If you care about food, see this movie

I didn’t know what to expect when I previewed “Ingredients Hawaii,” Bob Bates’ new documentary about taking control of the food we eat. I knew it would be quality: Bates wrote and directed “Ingredients,” a look at eat-local efforts across the country that premiered at the 2009 Hawaii International Film Festival, where I saw it; and he won a James Beard TV award for “Kitchen Sessions with Charlie Trotter.”

But I didn’t expect a 30-minute documentary to make me teary.

I don’t even recall what got me. Maybe it was the Waikiki Elementary School students happily digging through nutrient-rich poop generated by Town restaurant’s worms for their school garden, whose produce goes to Town’s kitchen. Maybe it was the Leeward Community College students working the land at MAO Farms, talking about using their MAO-provided educations to come back to Waianae as teachers, as environmental scientists caring for all our land.

I had no idea. I eat local when I can, shop at farmers’ markets, have fruits and vegetables growing in the yard. I know many people like me and some who do far more. But I had no idea how wide-ranging the sum of all the parts were, how they all relate, how the seeds are already taking root in younger generations — and how easy it is to step in at any point and do something that matters.

Bates’ film ties it all together at a heartfelt, grass-roots level. What you get in “Ingredients Hawaii” is anything but heavy discourse on the failures of our food system, our stymied policies toward ag land or the shortage of workers to farm what’s left. Bates found his message in the interrelatedness of the people who tell their stories.

He starts with a woman who learns to grow vegetables in her spare time. Through her we meet Foodscapes, which helped her build her raised beds and choose seeds (and which helps apartment dwellers with potted gardens too, by the way). Through Foodscapes we meet Aloha Harvest, whose truck arrives to pick up the excess produce and deliver it to non-profits who distribute it to Hawaii’s hungry the same day.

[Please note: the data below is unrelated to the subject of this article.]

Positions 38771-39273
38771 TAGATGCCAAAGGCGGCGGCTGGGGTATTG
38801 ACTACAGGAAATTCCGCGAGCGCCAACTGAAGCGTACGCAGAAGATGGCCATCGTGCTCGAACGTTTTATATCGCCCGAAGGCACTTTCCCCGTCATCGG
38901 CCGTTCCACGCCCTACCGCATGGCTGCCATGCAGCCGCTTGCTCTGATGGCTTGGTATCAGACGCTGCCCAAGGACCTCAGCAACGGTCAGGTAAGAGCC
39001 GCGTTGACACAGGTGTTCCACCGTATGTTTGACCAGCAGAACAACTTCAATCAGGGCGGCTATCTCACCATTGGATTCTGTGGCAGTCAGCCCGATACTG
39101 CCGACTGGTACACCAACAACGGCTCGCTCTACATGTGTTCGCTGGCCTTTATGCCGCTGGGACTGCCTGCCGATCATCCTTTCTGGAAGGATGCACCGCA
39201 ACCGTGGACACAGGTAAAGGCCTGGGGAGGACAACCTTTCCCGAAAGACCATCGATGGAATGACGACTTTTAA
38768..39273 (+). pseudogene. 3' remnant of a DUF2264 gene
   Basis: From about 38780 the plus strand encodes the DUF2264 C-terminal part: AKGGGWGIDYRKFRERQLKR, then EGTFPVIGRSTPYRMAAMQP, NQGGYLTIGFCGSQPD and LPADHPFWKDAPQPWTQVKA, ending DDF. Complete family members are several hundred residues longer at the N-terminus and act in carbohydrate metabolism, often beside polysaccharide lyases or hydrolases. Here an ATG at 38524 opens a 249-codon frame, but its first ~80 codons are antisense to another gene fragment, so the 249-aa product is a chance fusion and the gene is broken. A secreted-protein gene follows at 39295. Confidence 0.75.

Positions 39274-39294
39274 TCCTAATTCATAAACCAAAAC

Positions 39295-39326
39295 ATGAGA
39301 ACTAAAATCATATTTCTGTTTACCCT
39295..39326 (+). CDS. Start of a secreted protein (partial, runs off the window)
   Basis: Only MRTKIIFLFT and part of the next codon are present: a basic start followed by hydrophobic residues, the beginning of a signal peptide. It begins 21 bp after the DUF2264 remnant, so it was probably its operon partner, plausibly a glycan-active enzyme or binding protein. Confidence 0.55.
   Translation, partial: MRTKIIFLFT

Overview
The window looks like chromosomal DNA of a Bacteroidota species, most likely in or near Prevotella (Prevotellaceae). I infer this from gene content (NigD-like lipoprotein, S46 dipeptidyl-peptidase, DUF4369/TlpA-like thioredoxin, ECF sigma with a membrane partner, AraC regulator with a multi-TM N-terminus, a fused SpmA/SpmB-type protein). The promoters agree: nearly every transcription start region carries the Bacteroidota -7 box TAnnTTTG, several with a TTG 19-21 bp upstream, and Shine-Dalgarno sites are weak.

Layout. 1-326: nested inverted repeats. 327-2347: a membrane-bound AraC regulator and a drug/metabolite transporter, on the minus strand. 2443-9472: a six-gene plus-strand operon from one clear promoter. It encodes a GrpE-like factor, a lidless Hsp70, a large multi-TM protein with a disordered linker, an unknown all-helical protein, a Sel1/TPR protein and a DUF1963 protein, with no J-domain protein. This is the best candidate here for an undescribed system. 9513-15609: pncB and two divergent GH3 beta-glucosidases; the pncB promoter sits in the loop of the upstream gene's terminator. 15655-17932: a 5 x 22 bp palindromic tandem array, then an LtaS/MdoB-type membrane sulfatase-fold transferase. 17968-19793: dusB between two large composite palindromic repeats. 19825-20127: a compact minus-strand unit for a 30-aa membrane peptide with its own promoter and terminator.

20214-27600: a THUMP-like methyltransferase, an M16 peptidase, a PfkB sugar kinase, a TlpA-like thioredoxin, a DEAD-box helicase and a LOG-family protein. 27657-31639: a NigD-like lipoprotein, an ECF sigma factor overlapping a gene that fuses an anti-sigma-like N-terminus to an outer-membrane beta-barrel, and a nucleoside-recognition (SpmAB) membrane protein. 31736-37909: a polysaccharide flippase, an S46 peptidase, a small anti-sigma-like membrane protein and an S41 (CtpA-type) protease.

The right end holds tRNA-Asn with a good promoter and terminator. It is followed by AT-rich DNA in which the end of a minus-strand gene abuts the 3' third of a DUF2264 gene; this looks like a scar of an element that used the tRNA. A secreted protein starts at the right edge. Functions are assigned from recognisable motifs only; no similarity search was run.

Bates takes us to Town to meet Ed Kenney, the chef-owner so committed to fresh and local that when he opened his Kaimuki restaurant seven years ago, he knew he’d have no idea what would end up on the menu every day. It was Kenney’s chef de cuisine, Dave Caldiero, who found the Waikiki Elementary students and started the worm-poop exchange. Kenney buys MAO’s organic greens and sits on its board. He also mentored Mark Noguchi, the chef-owner of Heeia Pier who became the mud-streaked poster boy of “Ingredients Hawaii,” and Noguchi leads us on to other interconnected efforts.

For Bates, the film came together when he realized the importance of these relationships. He was standing in mud, helping to weed and plant taro in a new loi in Koolaupoko supported by Noguchi, when the epiphany struck. “Ingredients Hawaii” had been slated to premiere at last year’s HIFF. Bates pulled it when a scheduling conflict arose, went back and reworked the entire documentary, and brought the heart of it to life.

“Ingredients Hawaii” premieres this Saturday at 9 p.m. at Mamiya Theatre on the St. Louis School campus in Kaimuki. Tickets are $10 online, $12 at the door and $5 for students with ID. A $45 VIP package starts at 5:30 Saturday with a reception catered by Town, Heeia Pier and Sweet Home Waimanalo, then continues with a 7 p.m. film screening and live discussion with key players afterward. VIP tickets are open to the public and available online as well.

Future screenings aren’t scheduled yet, but will be at community venues. The film will be available for screenings for a nominal fee; down the line, it will be released on DVD and in about a year, Bates says, you’ll be able to find it on Netflix.

Ingredients Hawaii

Foodscapes helps set up organic, sustainable gardens in yards, kitchens, lanais. 808-375-8025

Aloha Harvest is a non-profit that collects donated food, especially from food businesses, and delivers it free to non-profits that feed the hungry. 808-537-6945

FarmRoof helps establish lightweight, self-contained, sustainable rooftop gardens. 808-396-9434

MAO Organic Farms 808-696-5569

Sweet Home Waimanalo 808-259-5737

Town 808-735-5900

Heeia Pier General Store & Deli 808-235-2192